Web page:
According to the statement the two parties "agreed on the importance of restarting meaningful negotiations between Israelis and Palestinians and working toward a comprehensive peace, and that all sides need to take concrete steps toward peace."
However, Israel has resisted calls from Barack Obama, the US president, to freeze settlement building on occupied Palestinian land.
A freeze is key to the resumption of peace talks, and Israel's reluctance to budge on the issue has led to a rare rift in US-Israeli relations.
Mitchell has been pressing Israel to halt construction as a confidence-building gesture to the Palestinians.
According to some media reports he was expected to offer Netanyahu a tougher US line on Iran's nuclear programme in return for Israel partially freezing settlement building.
Britain's The Guardian newspaper reported that the US, along with Britain and France, is planning to push the UN to include Iran's oil and gas industry in sanctions against the country, a move that could cripple its economy.
An Israeli delegation is due to meet Mitchell next week in the US to continue the talks.
Alastair Crooke, a Middle East analyst who has worked with Mitchell, told Al Jazeera: "I'm sure that Mitchell doesn't want to get stuck in this single issue for the next month, because the Americans have a deadline.
"They are really keen to get progress on the Palestinian issue before they leave Iraq in the interests of Israeli security."
After meeting Mitchell in London, Netanyahu, who is on a four-day European tour, flew to Berlin where he met Horst Koehler, the German president, ahead of talks with Angela Merkel, the German chancellor.
| Abbas may meet Netanyahu on the sidelines of next month's UN meeting in New York [EPA]
Following the talks in London, Mark Regev, an Israeli spokesman, said an agreement with Washington which would allow peace talks to resume could come within weeks.
"The goal is to find common ground with the American administration ... on a framework that will allow the restarting of an energised peace process," he said.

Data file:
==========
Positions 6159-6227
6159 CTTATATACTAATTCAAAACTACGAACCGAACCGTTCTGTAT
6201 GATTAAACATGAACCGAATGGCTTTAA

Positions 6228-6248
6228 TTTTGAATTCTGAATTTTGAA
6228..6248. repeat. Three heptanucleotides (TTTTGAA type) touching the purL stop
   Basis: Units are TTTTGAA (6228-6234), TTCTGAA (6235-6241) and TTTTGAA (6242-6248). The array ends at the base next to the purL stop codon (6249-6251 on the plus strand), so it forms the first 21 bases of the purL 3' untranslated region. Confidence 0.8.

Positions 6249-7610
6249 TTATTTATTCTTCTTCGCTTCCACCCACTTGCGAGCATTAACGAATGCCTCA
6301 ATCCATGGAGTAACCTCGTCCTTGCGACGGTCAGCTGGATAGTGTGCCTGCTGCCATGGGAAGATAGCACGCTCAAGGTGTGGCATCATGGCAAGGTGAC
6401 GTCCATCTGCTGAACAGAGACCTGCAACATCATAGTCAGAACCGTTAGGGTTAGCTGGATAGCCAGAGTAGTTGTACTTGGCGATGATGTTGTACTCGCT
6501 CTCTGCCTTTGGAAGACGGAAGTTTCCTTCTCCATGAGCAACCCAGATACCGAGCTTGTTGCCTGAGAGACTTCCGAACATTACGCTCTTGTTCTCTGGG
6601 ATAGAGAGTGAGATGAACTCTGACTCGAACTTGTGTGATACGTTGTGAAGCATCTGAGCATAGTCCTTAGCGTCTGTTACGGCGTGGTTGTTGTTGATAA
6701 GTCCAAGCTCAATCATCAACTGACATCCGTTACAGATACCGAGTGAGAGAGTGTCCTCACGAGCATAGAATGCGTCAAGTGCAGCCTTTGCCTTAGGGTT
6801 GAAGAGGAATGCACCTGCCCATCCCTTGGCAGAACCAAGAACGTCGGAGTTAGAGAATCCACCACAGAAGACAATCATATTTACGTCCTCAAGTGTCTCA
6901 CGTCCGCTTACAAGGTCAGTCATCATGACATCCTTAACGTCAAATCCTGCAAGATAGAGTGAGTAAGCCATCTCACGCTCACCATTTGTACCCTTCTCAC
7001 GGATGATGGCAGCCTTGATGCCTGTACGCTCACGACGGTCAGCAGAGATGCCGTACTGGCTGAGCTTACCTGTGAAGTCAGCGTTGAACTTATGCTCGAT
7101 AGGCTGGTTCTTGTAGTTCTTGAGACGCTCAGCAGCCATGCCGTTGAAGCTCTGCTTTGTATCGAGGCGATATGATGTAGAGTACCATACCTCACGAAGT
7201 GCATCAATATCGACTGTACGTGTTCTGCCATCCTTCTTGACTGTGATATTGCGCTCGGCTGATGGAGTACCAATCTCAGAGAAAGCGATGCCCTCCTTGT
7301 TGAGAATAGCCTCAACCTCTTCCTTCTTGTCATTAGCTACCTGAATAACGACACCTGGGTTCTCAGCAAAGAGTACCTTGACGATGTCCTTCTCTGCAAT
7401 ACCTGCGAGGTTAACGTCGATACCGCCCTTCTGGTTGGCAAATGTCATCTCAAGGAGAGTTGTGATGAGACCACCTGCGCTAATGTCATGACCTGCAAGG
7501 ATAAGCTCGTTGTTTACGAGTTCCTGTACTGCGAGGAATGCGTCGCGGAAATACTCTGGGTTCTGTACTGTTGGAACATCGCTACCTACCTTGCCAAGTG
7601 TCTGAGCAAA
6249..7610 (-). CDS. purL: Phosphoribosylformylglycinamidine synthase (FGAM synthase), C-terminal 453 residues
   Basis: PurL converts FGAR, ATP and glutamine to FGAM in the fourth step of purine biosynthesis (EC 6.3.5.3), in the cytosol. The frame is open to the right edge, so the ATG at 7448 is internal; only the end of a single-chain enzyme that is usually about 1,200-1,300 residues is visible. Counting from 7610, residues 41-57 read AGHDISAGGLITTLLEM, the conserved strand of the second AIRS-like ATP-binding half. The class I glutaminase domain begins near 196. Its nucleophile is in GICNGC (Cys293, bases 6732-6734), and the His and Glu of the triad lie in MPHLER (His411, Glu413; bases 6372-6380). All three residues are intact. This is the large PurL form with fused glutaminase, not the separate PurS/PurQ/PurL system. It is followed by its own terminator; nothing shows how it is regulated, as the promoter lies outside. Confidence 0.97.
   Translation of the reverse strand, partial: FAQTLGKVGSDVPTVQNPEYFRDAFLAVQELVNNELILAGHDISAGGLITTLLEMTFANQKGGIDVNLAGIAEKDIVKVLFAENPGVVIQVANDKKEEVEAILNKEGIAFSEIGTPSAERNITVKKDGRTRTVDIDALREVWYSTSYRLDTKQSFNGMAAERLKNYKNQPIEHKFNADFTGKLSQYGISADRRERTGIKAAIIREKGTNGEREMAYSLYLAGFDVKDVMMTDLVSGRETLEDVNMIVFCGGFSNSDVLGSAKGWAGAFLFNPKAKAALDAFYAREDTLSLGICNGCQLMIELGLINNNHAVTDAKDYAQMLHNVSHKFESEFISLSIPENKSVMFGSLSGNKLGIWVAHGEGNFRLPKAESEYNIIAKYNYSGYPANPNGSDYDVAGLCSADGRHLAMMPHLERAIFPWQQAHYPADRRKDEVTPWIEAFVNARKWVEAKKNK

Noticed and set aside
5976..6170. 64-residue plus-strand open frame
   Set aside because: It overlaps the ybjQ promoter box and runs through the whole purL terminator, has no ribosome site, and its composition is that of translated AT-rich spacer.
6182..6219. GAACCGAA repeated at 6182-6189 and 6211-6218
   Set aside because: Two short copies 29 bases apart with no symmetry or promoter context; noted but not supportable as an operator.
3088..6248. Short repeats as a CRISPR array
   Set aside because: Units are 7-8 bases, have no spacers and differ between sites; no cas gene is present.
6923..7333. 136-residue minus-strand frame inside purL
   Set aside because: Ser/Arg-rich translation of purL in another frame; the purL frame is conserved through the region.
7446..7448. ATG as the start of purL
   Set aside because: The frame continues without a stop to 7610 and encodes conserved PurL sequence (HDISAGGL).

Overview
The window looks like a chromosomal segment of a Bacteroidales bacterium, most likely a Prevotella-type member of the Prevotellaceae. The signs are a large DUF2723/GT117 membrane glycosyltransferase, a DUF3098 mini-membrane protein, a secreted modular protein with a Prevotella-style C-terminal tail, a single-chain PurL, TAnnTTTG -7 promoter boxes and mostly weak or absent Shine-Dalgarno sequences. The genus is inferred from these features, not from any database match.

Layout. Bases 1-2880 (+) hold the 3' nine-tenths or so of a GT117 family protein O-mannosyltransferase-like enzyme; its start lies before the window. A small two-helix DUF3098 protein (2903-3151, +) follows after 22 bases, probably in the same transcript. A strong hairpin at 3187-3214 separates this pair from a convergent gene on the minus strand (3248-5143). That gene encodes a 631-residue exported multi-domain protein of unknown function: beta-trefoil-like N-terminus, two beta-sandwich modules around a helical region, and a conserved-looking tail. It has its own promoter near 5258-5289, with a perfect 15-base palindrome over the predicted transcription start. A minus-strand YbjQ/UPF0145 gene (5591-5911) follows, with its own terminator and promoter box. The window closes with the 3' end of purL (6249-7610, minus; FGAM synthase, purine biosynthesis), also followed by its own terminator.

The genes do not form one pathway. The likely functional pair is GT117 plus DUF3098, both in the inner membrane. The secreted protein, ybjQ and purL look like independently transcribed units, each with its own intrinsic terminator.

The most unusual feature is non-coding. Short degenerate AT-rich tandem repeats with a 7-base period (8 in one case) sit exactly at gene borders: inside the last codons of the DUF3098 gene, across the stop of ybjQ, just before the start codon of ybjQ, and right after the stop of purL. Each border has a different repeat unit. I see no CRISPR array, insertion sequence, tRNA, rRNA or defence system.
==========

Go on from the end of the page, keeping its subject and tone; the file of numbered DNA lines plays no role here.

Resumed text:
"For that process to be meaningful, the Arab world has to be part of it."
Israeli media reports have suggested that Mahmoud Abbas, the Palestinian president, will meet Netanyahu on the sidelines of next month's meeting of the United Nations in New York.
In Jerusalem, a senior Palestinian official, said: "No one, neither from the Israelis nor from the United States contacted us for such a meeting but it could happen as a meeting but not as holding negotiations.
"What counts is to hold negotiations."
Settlements in the West Bank, which Palestinians want for a future state, are home to 300,000 Israelis, and around 2.5million Palestinians.
Obama has said he opposes all settlement construction, while Abbas has staunchly refused to reopen peace talks until Netanyahu halts all settlement activity.
|Netanyahu said his government is unwilling to negotiate on the status of Jerusalem [AFP]
A survey released on Wednesday showed freezing settlements would be an unpopular move among Jewish Israelis, with almost two-thirds of those questioned by the Maagar Mohot polling company saying they opposed the move.
Netanyahu has said he sees the emphasis on settlements as unfair, and insisted conflict in the Middle East is rooted in Arab enmity towards Israel.
Marwan Bishara, Al Jazeera's senior political analyst, said that a settlement agreement is indispensible to a peace deal because it prevents a "Palestinian independent contiguous state from emerging".
However, he said that there had been little progress in Wednesday's meeting.
"After nine months of telling Israel that they must stop the settlements, an entire government telling the American envoy in London today that they won't stop the settlement building within the settlements. That is a failure of a meeting."
On Tuesday, Netanyahu said that his government was unwilling to negotiate on the status of Jerusalem as a joint Israel-Palestinian capital.
Speaking in London at his meeting with Gordon Brown, the British prime minister, he had also said that any peace talks with the Palestinians would have to cover the issue of a "demilitarised Palestine", as well as illegal Israeli settlements in the West Bank.